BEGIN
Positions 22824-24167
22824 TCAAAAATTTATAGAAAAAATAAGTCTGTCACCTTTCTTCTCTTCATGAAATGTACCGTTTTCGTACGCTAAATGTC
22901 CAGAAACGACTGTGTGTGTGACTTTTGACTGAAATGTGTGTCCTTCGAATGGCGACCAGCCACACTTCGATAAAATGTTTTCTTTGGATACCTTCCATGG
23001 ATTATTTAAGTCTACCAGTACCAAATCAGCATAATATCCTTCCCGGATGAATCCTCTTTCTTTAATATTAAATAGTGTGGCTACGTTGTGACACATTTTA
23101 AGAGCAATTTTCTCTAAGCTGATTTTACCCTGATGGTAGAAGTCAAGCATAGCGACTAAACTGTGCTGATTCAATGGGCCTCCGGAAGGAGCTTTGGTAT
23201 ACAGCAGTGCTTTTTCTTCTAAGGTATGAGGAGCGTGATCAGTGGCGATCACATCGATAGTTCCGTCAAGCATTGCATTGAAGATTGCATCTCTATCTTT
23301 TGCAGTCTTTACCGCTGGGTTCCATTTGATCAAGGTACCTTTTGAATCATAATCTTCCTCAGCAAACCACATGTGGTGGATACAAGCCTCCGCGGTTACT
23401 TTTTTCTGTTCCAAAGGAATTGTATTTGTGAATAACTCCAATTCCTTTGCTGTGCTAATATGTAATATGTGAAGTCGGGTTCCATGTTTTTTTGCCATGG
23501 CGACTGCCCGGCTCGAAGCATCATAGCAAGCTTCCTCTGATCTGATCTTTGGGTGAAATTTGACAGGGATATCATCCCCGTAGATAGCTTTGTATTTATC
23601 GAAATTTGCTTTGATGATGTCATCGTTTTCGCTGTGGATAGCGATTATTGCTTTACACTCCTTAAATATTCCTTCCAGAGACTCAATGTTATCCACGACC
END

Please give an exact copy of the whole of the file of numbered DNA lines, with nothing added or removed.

Positions 22824-24167
22824 TCAAAAATTTATAGAAAAAATAAGTCTGTCACCTTTCTTCTCTTCATGAAATGTACCGTTTTCGTACGCTAAATGTC
22901 CAGAAACGACTGTGTGTGTGACTTTTGACTGAAATGTGTGTCCTTCGAATGGCGACCAGCCACACTTCGATAAAATGTTTTCTTTGGATACCTTCCATGG
23001 ATTATTTAAGTCTACCAGTACCAAATCAGCATAATATCCTTCCCGGATGAATCCTCTTTCTTTAATATTAAATAGTGTGGCTACGTTGTGACACATTTTA
23101 AGAGCAATTTTCTCTAAGCTGATTTTACCCTGATGGTAGAAGTCAAGCATAGCGACTAAACTGTGCTGATTCAATGGGCCTCCGGAAGGAGCTTTGGTAT
23201 ACAGCAGTGCTTTTTCTTCTAAGGTATGAGGAGCGTGATCAGTGGCGATCACATCGATAGTTCCGTCAAGCATTGCATTGAAGATTGCATCTCTATCTTT
23301 TGCAGTCTTTACCGCTGGGTTCCATTTGATCAAGGTACCTTTTGAATCATAATCTTCCTCAGCAAACCACATGTGGTGGATACAAGCCTCCGCGGTTACT
23401 TTTTTCTGTTCCAAAGGAATTGTATTTGTGAATAACTCCAATTCCTTTGCTGTGCTAATATGTAATATGTGAAGTCGGGTTCCATGTTTTTTTGCCATGG
23501 CGACTGCCCGGCTCGAAGCATCATAGCAAGCTTCCTCTGATCTGATCTTTGGGTGAAATTTGACAGGGATATCATCCCCGTAGATAGCTTTGTATTTATC
23601 GAAATTTGCTTTGATGATGTCATCGTTTTCGCTGTGGATAGCGATTATTGCTTTACACTCCTTAAATATTCCTTCCAGAGACTCAATGTTATCCACGACC